A wise person once said, “To have peace does not mean to be in a place where there is no noise, trouble, or hard work. It means to be in the midst of those things and still be calm in your heart”. For those who work in the first responder community the descriptors in the first part of that sentence may sound like a regular, if not simple, day on the job. Noise, trouble, hard work? No big deal! Try adding chaos, crises, and danger to that list!
In nearly every study conducted on high-stress jobs over the past few decades, the helping professions consistently rank at the top. Multiple studies have shown that those in the first-responder community are exposed to more primary and secondary stressors in their working environment than those in most other professions. Only military personnel and airline pilots’ working environments regularly rank at the same level of stress.
Every cadet attending a fire, police, or EMT academy learns the basic skills of stress management, the importance of maintaining physical and mental health, and the importance of incorporating a self-care routine once they begin their jobs. They are also educated on the risks and dangers associated with neglecting one or more of those categories. However, little emphasis is often placed on the important role that their family, friends, and loved ones will play in the trajectory of their career and their mental and even physical health.
An integral part of maintaining calm on the job is the stability and support of the home life and relationships of the first responder. Our bodies do not know the difference between stress that arises at home and work-related stress that comes from being on the job. All our bodies can do is react to the stress it is experiencing physiologically. No one, no matter how high-functioning, intelligent, or well-adjusted they are, can handle living under chronic stress for too long before the negative effects of cumulative stress begin to take their toll. A person who has the support of a stable home and a supportive circle of friends will experience less overall stressors than one who is, in addition to working a high-stress job, also dealing with lack of support or chaos at home. With everything that they have to handle, it is important that the men and women of the first responder community develop skills for replacing chaos with calm, not only on the job, but at home as well.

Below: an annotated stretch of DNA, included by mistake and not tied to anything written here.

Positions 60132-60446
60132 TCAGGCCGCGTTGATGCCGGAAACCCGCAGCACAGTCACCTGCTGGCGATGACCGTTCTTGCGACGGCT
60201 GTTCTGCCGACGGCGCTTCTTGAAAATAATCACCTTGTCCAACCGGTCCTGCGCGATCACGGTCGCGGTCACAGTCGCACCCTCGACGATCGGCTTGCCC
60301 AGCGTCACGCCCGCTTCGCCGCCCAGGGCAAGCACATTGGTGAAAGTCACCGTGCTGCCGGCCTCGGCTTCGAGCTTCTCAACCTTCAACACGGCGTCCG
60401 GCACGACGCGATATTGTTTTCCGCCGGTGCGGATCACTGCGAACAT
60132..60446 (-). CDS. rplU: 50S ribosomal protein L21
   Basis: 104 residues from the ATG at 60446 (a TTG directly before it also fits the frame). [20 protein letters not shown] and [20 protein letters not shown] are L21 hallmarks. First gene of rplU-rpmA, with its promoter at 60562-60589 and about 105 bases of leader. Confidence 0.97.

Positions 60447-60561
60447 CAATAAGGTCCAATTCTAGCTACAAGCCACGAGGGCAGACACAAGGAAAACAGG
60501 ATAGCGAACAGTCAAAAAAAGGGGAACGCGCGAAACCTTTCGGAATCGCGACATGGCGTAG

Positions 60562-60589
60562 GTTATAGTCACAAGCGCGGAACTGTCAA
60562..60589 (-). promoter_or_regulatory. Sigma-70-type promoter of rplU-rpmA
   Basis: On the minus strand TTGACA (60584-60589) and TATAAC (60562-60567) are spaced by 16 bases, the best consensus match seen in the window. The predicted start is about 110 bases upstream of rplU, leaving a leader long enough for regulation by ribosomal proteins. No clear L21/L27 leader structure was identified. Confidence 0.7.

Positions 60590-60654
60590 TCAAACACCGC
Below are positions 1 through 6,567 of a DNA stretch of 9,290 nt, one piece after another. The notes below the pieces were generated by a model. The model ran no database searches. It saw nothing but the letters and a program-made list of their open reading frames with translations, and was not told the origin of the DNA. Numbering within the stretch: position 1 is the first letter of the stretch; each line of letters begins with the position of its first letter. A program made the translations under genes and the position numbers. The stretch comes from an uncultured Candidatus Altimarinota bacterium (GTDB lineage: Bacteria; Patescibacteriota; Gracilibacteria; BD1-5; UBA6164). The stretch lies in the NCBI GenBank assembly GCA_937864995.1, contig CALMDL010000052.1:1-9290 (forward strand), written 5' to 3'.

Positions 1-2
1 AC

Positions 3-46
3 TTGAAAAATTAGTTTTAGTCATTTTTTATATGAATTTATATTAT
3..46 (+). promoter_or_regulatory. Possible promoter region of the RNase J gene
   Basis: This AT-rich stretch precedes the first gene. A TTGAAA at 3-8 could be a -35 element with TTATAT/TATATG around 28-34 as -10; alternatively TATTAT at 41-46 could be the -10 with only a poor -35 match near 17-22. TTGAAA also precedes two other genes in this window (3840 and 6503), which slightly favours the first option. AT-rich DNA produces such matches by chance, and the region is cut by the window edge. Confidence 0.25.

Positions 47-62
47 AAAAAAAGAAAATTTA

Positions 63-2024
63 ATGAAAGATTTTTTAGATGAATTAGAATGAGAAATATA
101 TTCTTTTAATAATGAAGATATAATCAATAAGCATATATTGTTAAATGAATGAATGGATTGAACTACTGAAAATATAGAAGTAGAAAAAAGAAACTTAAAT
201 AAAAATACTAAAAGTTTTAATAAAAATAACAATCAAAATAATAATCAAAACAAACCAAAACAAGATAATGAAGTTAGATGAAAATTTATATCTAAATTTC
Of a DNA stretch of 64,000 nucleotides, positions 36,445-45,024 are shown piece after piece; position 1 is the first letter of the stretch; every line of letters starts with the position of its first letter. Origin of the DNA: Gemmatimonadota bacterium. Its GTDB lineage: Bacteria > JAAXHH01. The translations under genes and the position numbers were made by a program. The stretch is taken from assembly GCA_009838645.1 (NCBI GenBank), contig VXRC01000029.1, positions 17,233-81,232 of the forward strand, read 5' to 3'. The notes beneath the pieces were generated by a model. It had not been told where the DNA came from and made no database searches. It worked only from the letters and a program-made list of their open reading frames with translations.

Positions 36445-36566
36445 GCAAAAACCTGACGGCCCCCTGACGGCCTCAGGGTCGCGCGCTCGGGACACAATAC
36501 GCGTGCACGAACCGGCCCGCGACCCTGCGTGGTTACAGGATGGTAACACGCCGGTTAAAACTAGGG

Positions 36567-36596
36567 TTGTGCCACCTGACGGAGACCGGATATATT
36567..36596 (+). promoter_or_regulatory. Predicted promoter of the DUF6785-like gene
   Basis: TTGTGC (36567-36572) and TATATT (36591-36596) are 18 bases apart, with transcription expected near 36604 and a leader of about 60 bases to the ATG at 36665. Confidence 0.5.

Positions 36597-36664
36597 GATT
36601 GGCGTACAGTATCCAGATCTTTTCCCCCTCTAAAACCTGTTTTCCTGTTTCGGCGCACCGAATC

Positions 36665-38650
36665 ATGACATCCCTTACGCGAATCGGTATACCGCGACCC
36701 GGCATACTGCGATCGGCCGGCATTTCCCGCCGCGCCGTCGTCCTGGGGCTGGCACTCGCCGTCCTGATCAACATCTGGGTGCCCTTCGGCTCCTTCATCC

Improving and preserving the stability of one’s home life and marriage is something that both people in the partnership must commit to doing every day. Making small adjustments in the day-to-day routine of your marriage and home life can reap many long and lasting benefits. Increasing Safety, Trust, Respect, Openness, Nurturing, and Generosity at home will have a major impact on the calm and stability of a relationship. Keeping a marriage and relationship STRONG is a full-time, life-long job, but the rewards for doing so are immeasurable. Having a stable base at home will lessen overall stressors and will have a positive impact on a first-responder’s mental and physical health and sense of stability. Lessened stress at home will also allow for heightened focus at work and enable the first-responder to maintain calm in the face of chaos.
------This is Part Two in a series on the risks of Stress in the First Responder Community for September 2016: Suicide Awareness Month----
Visit www.austinstrongrbc.com or call 512-887-8036 to book a marital assessment or couples counseling session.Discounted rates for first-responders.
Kristal DeSantis, M.A., LMFT-A, is the wife of a first-responder, and founder of Austin STRONG: Relationship Building Center in Austin, TX
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